The Halfpenny Girls at Christmas by Maggie Mason
The three young women at the centre of this book have already been introduced in a previous novel, but such is the skill of the author in this case that it works as an excellent standalone read of friendship and loyalty. Alice, Edith and Marg have faced stiff challenges as they have grown up on a back street of Blackpool, but their strong friendship and loyalty have kept each young woman going throughout each trauma. Beginning in December 1938, this is a time of struggle for many families, as people have fought to come through a “Great War” and a depression which has made the lot of the poor even worse. Even though their friendship has always been strong despite their very real poverty in the past, this novel tells of trials that mean each of the three young women are torn by their own circumstances into new paths through life, especially as the shadow of a second war comes closer, and everyone knows that sacrifices will be needed. This is a skillfully written novel which certainly draws the reader in and maintains their interest throughout, and I was very pleased to have the opportunity to read and review this book.
The three girls are together walking towards the prom in Blackpool in the cold winter weather. Alice, now married and pregnant with her first child, wears a warm coat, one of several she has to choose from in her secure home away from the street where the three young women grew up. Edith has had to move from her childhood home after a terrible incident which left her alone, but she is financially assisted by her caring fiance to help support her as she has moved into the house next to her friend Marg. Edith’s warm coat is in sharp contrast to the threadbare clothing worn by Marg, whose efforts to maintain her mother, grandmother and younger sister Jackie in their home have left her virtually penniless on this special outing. Happily Alice has more than enough money to pay for fish and chips for all three friends, and a warm drink has soon worked its magic as the girls enjoy themselves together in the community and place where they are so well known. Edith is also helping out at a sale which means that she and Alice can manage to arrange for Marg to buy warm coats for both herself and her sister Jackie from her tiny funds. Marg has continued to work part time in the local biscuit factory to pay a local woman to come in and care for her mother as a carer and help with Gran, who is losing her memories even of tragic losses. Her younger sister Jackie is a bright girl who is working with a local accountants’ firm in the office. There will be surprises for the family as Eric, who has played a part in their family for decades, is still around, and Clive, a wealthy young widower, is interested in the brave and responsible Marg. Edith has ambitions to achieve a career that will echo that of her beloved Philip’s, but feels that she must also meet the challenge of his family and a new way of speaking. Alice still has responsibilities for her brothers, and must draw on all her strength in the months to come.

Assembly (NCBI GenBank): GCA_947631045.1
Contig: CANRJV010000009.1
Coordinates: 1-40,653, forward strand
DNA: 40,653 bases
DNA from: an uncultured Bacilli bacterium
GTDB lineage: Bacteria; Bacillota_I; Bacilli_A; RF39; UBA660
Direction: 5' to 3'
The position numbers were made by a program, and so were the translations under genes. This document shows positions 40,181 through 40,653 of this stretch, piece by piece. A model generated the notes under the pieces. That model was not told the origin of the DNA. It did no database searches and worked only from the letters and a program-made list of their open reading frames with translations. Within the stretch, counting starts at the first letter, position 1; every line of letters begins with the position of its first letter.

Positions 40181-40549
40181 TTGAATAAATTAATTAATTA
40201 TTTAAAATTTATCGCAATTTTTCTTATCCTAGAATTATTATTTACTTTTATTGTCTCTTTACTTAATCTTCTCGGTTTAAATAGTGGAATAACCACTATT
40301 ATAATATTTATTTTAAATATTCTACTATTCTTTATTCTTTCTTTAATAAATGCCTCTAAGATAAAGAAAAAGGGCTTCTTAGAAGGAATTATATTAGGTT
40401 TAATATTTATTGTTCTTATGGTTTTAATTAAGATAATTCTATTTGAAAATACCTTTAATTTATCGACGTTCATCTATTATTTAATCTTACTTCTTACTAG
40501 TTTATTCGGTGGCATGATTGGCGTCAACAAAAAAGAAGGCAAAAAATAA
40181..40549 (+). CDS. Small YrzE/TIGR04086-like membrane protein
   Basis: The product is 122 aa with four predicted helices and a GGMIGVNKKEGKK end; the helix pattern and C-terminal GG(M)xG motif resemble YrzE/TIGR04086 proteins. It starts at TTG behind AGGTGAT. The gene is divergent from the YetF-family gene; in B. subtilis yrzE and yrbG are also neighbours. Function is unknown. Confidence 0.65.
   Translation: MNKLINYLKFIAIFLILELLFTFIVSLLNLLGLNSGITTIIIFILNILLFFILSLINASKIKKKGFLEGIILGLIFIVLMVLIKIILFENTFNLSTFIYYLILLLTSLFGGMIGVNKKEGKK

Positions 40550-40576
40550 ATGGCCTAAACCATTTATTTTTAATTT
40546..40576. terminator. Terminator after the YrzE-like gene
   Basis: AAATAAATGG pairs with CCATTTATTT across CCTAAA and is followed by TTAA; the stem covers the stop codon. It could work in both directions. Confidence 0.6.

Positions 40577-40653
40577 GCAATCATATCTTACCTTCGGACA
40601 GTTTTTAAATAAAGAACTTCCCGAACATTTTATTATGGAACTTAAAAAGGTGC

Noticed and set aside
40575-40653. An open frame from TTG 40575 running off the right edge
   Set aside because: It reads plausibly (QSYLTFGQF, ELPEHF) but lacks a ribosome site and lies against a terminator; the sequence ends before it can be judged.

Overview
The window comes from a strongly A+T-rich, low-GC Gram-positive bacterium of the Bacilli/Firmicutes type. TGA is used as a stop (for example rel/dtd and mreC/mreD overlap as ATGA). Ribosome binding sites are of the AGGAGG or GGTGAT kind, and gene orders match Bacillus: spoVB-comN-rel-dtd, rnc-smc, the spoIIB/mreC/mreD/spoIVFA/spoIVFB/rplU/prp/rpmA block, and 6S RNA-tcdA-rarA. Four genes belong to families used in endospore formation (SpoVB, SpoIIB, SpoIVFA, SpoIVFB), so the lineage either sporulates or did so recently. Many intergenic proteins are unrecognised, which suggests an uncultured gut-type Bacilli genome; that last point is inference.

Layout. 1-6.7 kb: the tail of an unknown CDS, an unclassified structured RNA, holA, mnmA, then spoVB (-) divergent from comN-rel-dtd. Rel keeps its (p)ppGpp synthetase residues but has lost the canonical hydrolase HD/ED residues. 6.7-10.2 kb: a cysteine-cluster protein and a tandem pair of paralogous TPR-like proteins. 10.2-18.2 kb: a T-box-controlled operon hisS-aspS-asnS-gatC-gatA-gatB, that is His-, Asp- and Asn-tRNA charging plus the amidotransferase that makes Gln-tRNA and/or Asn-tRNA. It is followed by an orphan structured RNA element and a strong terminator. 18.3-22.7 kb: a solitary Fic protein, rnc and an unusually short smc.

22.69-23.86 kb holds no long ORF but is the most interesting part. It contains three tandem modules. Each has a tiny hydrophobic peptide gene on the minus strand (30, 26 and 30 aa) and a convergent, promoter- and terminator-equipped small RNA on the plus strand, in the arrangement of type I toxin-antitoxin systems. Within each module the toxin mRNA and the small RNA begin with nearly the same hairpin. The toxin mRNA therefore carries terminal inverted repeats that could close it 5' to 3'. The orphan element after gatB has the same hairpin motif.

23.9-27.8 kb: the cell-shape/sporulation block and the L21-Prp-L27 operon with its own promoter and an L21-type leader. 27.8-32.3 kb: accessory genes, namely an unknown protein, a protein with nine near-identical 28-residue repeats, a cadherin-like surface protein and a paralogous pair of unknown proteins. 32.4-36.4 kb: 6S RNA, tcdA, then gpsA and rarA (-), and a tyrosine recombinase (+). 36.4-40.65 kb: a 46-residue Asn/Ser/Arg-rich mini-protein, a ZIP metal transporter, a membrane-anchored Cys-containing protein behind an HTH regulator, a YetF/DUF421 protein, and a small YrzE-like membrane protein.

This book is so eloquent in describing how the young women’s friendship continues and develops as they are joined by partners. The novel does feature Christmas celebrations that do not always go to plan, for better and worse, and it is a book of love, loyalty and much more as families draw together to face the future. I recommend it as an immersive read.